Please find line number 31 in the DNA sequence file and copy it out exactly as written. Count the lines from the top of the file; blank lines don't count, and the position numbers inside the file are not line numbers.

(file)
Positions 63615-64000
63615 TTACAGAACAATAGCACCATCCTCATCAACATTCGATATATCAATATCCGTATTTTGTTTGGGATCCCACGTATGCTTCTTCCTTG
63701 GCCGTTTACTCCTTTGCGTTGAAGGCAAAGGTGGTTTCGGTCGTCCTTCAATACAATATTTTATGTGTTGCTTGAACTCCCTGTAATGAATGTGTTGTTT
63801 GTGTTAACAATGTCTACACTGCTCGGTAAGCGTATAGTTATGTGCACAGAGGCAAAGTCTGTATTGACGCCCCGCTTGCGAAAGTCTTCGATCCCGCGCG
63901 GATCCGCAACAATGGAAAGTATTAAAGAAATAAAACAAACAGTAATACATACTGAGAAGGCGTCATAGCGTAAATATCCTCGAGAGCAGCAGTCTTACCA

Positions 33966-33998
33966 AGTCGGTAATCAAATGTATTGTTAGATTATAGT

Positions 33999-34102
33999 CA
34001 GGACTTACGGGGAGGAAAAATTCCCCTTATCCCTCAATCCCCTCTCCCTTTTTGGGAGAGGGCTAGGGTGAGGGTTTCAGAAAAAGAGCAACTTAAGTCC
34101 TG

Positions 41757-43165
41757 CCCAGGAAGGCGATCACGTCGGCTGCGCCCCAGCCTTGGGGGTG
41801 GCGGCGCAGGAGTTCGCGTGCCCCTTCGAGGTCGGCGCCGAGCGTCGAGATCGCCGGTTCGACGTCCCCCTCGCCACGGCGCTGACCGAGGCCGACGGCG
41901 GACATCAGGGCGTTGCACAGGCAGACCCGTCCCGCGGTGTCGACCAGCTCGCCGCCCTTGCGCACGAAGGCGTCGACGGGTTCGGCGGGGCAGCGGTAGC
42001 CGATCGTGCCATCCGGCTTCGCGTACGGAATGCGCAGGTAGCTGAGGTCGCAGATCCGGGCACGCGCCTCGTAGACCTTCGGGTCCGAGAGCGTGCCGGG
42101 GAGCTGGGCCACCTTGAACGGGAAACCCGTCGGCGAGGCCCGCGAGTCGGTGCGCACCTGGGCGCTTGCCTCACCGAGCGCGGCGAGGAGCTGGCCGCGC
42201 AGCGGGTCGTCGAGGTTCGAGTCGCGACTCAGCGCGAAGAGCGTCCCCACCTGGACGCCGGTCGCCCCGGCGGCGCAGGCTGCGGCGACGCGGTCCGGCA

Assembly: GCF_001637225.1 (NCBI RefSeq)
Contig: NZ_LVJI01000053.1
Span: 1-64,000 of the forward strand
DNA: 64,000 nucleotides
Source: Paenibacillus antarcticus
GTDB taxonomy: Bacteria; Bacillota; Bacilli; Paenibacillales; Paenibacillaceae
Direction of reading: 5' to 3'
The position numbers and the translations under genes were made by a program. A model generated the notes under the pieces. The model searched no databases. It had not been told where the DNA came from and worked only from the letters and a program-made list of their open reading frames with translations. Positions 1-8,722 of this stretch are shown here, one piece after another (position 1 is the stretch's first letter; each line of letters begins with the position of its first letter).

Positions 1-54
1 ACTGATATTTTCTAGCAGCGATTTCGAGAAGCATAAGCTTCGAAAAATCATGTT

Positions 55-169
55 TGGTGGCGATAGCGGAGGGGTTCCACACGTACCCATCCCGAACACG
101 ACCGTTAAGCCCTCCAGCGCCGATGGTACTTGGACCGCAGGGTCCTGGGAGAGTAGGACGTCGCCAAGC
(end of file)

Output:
101 ACCGTTAAGCCCTCCAGCGCCGATGGTACTTGGACCGCAGGGTCCTGGGAGAGTAGGACGTCGCCAAGC